Rolling Stone: Notre Dame ‘Burning Feels Like Act of Liberation’

April 18th, 2019 9:36 AM

Although the progressives at Rolling Stone offered their condolences to the French in the wake of Notre Dame’s Monday fire, they pondered whether the devastation of the 900-year-old Cathedral opens up the possibility of reincarnating the structure as a monument to the secular “modern France;” because heaven forbid a progressive society rebuild a symbol to “non-secular, white European France.”

The article began by stating the fire “raised important questions about the cathedral’s symbolic significance in an increasingly divided France, and how to rebuild (or which version of the cathedral should be rebuilt) going forward.”

While French President Emmanuel Macron and other wealthy individuals have vowed to rebuild Notre Dame exactly as it was, a monument to “Catholic life and of France for 800 years,” many secular modernists would disagree. The outlet claimed that there is a large group of French people who view old Notre Dame as a “deep-seated symbol of resentment, a monument to a deeply flawed institution and an idealized Christian European France that arguably never existed in the first place.”

A cultural subversion of Notre Dame is much more easily doable when you deny that its primary significance is being a Catholic church. The precedent Rolling Stone set for a new vision is the claim that the legendary cathedral is “literally a political monument,” according to architectural historian at the University of Toronto, John Harwood. If it was merely a monument for the ever-changing political scheme, then an argument could be made for a new transformation but, while it is charming that it’s been appropriated as some general French people’s monument, it specifically belongs to the Catholic Church.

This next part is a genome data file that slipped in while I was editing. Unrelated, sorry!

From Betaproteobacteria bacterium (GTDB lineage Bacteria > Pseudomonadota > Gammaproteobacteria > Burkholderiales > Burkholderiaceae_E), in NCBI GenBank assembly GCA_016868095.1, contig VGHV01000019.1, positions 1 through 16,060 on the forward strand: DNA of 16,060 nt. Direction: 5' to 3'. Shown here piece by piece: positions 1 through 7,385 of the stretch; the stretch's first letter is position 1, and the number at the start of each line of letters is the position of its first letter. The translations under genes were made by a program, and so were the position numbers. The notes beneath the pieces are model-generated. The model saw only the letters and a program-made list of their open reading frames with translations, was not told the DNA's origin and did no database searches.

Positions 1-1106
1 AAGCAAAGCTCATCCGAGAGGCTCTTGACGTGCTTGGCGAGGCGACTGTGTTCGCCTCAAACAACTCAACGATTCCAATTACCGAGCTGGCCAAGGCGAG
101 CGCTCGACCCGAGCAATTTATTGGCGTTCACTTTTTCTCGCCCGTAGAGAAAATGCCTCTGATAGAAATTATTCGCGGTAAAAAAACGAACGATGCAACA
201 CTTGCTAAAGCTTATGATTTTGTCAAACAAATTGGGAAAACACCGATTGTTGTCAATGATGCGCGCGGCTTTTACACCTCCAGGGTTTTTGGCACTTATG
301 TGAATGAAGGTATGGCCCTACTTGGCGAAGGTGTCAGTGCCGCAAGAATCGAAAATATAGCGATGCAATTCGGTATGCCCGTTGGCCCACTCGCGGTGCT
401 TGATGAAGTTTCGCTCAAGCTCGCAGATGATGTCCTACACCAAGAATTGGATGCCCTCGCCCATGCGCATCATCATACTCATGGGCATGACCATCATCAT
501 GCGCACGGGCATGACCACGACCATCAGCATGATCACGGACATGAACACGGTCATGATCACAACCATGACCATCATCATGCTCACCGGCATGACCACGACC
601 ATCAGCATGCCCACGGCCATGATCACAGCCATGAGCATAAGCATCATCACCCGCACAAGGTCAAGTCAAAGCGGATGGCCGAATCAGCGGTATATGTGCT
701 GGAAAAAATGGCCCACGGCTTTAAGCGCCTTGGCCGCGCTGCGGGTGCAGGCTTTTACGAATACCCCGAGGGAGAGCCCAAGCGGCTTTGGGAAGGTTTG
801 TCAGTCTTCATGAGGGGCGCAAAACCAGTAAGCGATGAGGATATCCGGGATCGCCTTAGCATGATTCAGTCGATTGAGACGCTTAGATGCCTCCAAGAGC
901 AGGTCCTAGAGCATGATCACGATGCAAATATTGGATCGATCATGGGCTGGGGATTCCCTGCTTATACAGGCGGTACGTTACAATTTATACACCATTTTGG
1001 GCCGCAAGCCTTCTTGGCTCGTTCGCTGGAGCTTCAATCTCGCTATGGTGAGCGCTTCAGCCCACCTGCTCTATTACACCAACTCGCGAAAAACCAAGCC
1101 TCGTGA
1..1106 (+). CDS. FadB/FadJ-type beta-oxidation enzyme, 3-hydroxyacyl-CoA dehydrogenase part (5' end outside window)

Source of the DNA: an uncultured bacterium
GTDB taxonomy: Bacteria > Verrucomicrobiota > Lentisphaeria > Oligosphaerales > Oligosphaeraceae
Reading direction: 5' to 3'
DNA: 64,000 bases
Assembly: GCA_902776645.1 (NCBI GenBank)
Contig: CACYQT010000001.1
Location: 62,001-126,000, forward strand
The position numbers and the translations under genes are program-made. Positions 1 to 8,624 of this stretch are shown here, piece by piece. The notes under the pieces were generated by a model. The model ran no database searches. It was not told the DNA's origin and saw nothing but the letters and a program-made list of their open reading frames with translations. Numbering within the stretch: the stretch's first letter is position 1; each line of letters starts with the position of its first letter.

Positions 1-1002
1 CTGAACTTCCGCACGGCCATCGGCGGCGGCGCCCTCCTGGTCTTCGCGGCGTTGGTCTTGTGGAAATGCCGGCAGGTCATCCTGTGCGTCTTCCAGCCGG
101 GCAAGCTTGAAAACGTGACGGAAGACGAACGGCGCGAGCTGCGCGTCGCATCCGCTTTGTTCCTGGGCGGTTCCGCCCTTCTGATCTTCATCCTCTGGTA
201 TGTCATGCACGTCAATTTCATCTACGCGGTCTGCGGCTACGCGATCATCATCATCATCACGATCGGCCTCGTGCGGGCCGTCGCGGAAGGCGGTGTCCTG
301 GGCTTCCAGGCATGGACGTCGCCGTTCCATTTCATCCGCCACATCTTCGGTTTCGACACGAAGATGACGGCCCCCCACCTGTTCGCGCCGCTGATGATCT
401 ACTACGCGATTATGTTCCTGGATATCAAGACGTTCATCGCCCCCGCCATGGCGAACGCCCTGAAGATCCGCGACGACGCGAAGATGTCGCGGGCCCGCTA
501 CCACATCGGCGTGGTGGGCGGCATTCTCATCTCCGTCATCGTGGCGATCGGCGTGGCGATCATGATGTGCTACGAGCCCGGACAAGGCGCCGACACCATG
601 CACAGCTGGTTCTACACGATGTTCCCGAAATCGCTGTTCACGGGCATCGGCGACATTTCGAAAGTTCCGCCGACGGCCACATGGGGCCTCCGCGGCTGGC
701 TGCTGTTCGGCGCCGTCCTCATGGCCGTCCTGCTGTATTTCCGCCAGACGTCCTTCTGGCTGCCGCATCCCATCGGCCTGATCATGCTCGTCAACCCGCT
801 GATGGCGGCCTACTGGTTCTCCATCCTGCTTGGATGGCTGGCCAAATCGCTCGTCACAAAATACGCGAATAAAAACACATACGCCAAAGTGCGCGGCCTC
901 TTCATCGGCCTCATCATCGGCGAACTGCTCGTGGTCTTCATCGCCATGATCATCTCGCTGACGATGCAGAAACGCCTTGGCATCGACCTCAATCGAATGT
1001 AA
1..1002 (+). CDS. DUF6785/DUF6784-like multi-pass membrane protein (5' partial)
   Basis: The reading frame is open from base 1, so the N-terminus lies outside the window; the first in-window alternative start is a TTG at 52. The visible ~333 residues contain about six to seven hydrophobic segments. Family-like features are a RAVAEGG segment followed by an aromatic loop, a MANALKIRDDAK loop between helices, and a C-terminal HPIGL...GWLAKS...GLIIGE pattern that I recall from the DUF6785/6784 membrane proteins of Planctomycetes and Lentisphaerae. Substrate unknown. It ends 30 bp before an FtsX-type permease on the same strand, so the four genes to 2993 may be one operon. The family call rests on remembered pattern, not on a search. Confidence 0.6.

The modern media would rather ignore that reality and focus on the fact that “what it means to be ‘French’ has obviously changed.” Catholicism in France has declined “from 64% in 2010 to 56% in 2012,” and “the number of Muslims in France is also growing,” so should they really be going back to that symbolism denoting an old Paris of “stone and faith?”

“The idea that you can recreate the building is naive. It is to repeat past errors, category errors of thought, and one has to imagine that if anything is done to the building it has to be an expression of what we want,” added Harwood. For him, the old Notre Dame is synonymous with European colonialism, slavery, and all the other evils of the western world.

While they play nice with their current thoughts and prayers for France, it’s clear that many secularists want a “woke” reincarnation of Notre Dame. As Harvard architecture historian Patricio del Real told Rolling Stone, “The building was so overburdened with meaning that its burning feels like an act of liberation.”

Of course, a thousand years of rich cultural and religious history is just so tacky. Let’s let it all burn.